This subject came up the other day as I was having a conversation with a friend and co-conspirator guitar antihero, and it’s a topic that I was going to talk about anyway, so I thought “fuck it, I’ll just go ahead and do it now.”
Exactly what topic is that, you might ask? The idea of practicing for the sake of improvement versus practicing for the sake of maintenance, which I’ll refer to as the “improvement model” and “maintenance model” from here on out.
Just what’s the difference here?
Well, it’s really pretty simple: when we practice for the sake of improvement, we’re practicing in such way as to work towards a very specific goal, and that could be breaking new ground with a new concept, technique, or idea, or experiencing greater levels of understanding and application with something that we’ve already been doing, etc.
In short, you’re practicing with the intent of actually doing something new, or improving some pre-existing aspect of your playing and/or overall mental knowledge base. Basically, we’re practicing to get better.
Practicing for the sake of maintenance, however, is a whole other ball game.
The maintenance model is based on maintaining what we’ve already developed, rather than breaking new ground or doing anything new, or even necessarily improving something that we’ve already got. This is really what we’re doing when we talk about keeping our chops up or keeping from getting rusty, rather than learning or implementing anything new.
While the end goal for each model is different, the fundamental process is essentially the same: you set a specific goal (or as we say ’round these parts, develop a battle plan), then follow that plan until you’ve achieved your desired result. The only real difference here is the purpose of the battle plan; otherwise, we construct and follow it in the same way as we normally would for both models.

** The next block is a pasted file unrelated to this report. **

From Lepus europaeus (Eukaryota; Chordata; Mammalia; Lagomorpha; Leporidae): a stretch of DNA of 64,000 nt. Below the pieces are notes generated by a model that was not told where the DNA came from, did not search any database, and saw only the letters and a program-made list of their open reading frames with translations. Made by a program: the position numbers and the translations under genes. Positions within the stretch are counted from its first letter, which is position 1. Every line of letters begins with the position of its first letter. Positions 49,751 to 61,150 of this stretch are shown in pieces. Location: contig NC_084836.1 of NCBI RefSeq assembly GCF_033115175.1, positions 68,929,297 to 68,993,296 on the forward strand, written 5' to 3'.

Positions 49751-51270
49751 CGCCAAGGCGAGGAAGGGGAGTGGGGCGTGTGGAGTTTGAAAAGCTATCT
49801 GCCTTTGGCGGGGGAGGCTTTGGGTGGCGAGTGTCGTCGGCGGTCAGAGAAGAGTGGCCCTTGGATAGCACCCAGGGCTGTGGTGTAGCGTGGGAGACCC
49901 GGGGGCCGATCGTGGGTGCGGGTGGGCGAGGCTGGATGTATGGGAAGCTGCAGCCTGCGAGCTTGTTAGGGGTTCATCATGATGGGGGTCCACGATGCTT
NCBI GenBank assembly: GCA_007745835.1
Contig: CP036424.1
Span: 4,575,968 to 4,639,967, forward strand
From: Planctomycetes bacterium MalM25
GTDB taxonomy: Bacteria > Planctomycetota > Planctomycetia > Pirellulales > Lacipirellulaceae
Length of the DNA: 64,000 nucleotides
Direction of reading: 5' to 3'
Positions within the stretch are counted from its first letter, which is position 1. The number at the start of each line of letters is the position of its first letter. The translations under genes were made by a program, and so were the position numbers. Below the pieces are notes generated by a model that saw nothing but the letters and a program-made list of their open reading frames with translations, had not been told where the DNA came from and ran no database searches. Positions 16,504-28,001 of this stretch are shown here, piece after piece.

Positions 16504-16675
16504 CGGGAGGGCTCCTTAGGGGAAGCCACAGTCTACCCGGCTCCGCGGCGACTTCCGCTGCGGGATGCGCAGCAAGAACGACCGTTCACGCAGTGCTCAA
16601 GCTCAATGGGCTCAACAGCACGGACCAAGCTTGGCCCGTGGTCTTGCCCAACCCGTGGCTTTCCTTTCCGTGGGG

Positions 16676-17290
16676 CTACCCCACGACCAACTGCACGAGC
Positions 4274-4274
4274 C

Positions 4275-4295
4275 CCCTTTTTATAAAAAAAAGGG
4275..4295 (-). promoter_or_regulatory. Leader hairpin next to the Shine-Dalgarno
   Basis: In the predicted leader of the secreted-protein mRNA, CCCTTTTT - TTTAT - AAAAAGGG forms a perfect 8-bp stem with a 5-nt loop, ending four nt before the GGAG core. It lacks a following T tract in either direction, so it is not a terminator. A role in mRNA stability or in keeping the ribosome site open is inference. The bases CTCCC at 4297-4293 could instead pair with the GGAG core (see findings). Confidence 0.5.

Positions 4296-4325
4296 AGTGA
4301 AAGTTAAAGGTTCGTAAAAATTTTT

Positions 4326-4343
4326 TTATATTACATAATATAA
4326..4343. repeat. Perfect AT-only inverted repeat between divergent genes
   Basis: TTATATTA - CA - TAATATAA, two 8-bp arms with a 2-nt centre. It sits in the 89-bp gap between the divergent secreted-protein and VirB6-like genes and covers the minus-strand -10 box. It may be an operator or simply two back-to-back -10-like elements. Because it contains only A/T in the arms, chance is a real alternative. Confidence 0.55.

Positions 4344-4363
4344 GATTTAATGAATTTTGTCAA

Since our desired result is different for each model, it makes sense that our mindset and approach is different, too. Work with the improvement model often comes about through some type of inspiration, insofar as we’re inspired to do something “new”, or to bump up our abilities in a pre-existing area that may be lacking or not as developed as we’d like.
It can also come from internal or external pressure, rather than pure “inspiration”, as we might feel that we need to get better with something we’re doing based on our personal expectations, or the expectations and/or requirements of other people.
For example, internal pressure could come from a general feeling of inadequacy in relation to a particular technique or concept, and external pressure from someone else requiring you to be more proficient in a specific area (a better working knowledge of scales and articulation techniques in order to land a lead guitar gig with a band you’ve auditioned for, etc.)
Either way, the improvement model is plainly motivation-based, and the motivational factors are pretty obvious to most of us, especially since the results we get (or don’t get, as the case may be) are more direct and easily noticeable.
Okay, so what about the maintenance model? Well, that’s also motivation-based, and sometimes it uses the same motivators as practicing for improvement, but there are some key differences here, and we’ll dig into those in the next installment.
In the meantime, if you’re interested in taking concepts like these to the next level, click here.